Have you ever wondered what the difference between a sponsor and a mentor is? If you have, you’re not alone. It’s a common question, especially in Corporate America. In this blog, I’ll explore the differences, share some helpful tips on how to find a mentor, and how to leverage your sponsors once you’ve secured them.
Starting with the Basics
What is the purpose of a mentor? A mentor is someone that provides you with career guidance, challenges your thinking, and gives you constructive feedback. Perhaps it’s a parent, fellow colleague, a senior leader, or someone younger than you acting as a reverse mentor. Mentors are important to your career and should be a trusted source for straightforward advice. Not everyone has a formal relationship; some mentors function in a much more informal manner.
By contrast, a sponsor is someone high enough and powerful enough in the organization who can create opportunities and vouch for your performance. Sponsors will pick up the phone and recommend you during a job interview. They will make connections for you that reach across functional or business units, opening the door to opportunities in ways a mentor can’t. In some rare cases, depending on their level, your mentor could also be your sponsor.
Mentors will help you prepare for the interview. Sponsors will pick up the phone and recommend you for the job.
Selecting a Mentor
The biggest question I get from the women I coach is, How do I find a mentor? It’s best to choose a mentor based on the goals you are looking to achieve. Too often someone will choose a mentor just for the sake of having one. Instead, select a mentor that can help you in a specific area or develop a particular skill. For example, if you want to develop your expertise in Finance, a mentor in Communications probably isn’t the right fit. It’s a good idea to have mentors from different backgrounds and genders as well. Just because you are a woman doesn’t mean you should only have female mentors. Diversity will help you see things from a different perspective.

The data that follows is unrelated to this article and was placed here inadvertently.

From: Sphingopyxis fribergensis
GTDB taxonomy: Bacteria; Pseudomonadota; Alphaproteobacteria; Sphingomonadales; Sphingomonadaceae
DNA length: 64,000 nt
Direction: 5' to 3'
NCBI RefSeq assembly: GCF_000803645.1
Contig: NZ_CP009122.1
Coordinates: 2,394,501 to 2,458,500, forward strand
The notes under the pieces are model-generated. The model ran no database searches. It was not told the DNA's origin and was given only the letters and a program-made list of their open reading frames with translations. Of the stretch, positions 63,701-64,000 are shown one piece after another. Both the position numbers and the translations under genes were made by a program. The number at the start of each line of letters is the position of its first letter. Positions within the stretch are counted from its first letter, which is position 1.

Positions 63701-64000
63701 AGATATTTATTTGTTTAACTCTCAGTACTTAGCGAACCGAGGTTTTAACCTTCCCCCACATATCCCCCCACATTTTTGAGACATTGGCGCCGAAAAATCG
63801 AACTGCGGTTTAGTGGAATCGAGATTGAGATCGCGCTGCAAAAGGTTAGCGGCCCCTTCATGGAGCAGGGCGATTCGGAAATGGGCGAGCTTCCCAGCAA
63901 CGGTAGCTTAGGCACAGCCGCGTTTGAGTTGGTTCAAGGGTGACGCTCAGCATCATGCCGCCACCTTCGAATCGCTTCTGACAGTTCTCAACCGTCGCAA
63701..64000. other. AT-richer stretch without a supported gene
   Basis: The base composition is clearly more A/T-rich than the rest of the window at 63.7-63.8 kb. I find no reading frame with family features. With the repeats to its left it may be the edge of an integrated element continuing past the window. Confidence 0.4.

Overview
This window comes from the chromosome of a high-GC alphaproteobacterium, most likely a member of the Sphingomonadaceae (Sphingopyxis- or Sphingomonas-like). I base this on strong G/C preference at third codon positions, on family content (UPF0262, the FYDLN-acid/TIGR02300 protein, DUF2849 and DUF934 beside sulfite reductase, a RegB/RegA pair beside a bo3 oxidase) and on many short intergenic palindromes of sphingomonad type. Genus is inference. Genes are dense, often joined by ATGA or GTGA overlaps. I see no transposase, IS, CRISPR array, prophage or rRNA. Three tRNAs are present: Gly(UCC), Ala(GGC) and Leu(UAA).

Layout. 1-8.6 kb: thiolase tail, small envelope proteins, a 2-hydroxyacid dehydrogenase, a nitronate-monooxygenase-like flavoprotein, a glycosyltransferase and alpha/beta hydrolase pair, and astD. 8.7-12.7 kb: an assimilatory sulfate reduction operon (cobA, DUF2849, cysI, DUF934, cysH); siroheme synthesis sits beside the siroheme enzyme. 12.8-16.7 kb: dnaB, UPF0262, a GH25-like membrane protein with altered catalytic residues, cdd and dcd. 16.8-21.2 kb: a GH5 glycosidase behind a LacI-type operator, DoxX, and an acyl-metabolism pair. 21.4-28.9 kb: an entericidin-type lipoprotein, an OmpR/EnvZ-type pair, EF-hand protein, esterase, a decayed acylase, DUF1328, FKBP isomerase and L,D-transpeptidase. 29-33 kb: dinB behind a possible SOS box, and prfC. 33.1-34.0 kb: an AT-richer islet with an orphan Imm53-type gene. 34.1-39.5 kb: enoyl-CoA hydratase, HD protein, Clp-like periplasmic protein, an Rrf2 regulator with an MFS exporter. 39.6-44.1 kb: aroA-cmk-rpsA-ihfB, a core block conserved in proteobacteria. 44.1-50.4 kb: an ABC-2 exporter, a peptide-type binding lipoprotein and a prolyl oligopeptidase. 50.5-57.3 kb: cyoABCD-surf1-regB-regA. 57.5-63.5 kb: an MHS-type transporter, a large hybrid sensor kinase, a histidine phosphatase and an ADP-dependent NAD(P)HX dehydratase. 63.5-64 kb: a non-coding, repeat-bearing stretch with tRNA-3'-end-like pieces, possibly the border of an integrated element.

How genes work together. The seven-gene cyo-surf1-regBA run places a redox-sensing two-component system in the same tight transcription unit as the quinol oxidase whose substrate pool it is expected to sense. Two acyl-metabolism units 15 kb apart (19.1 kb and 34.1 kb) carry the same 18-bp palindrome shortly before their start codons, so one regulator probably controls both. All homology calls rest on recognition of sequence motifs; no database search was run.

Your mentors will change over time as your career and skill set evolves. You may even have a few mentors, each with a different purpose. Don’t forget about external mentors, too. It can be tempting to only consider people inside your company, but often the best source of fresh ideas will come from those in a different industry. Not to mention they won’t be caught up in your office politics and can provide a truly objective view!
How do you get a mentor? Ask. This is one of the biggest differences between a sponsor and a mentor. All you have to do is ask someone to mentor you. When you approach them be sure to outline the reason for selecting them, what you’re hoping they can help you with, and what you’ll realistically expect from them. If you are expecting a mentor to meet with you monthly and they can’t commit the time, you should consider someone else or adjust your expectations. Make sure you are on the same page when you establish the relationship. If they say no, it doesn’t hurt to ask why. You may gain insights that can help you land a yes next time. Then start looking for someone else.
Leveraging your Sponsors
A sponsor, on the other hand, happens organically and is based on a deep trust. Typically, you can’t ask someone to be your sponsor, because they have to believe in your work ethic and your ability to produce results repeatedly. If you haven’t found a sponsor, take a hard look at your results and personal brand. There could be some underlying reasons that you aren’t aware of, which are preventing others from sponsoring you. Hopefully, your mentor can help you in this area.
Once you have a sponsor it’s time to leverage them. Keep them informed about your aspirations, career goals, and desired opportunities. Don’t be shy about asking them to pick up the phone and make a call on your behalf. Make it easy for them though. Give them talking points about why you would be good in the role and have the hiring manager’s contact information prepared, if they don’t already have it. In some cases, you won’t know who your sponsors are, but they are advocating for you in the workplace when you need more visibility. If you do know who they are, be sure to thank your sponsors when they support you. A simple handwritten card should suffice, but a gift basked during the holidays doesn’t hurt (if your budget affords it).
Whatever you do, never burn a bridge with a sponsor. They are spending political currency and risking their reputation when they vouch for you. It’s best to make sure you really want the job if you ask for a recommendation and are offered the position as a result. If you don’t follow through, they’ll think twice next time you ask them for support.
Your career is a journey and finding mentors and sponsors is part of it. Both will be important to your success, but having a sponsor to help you move through the organization will be critical.
Lastly, when you reach the top, remember to pay it forward and mentor or sponsor emerging talent. You were once in their shoes and now have the opportunity to advance the career of others. Use your power wisely.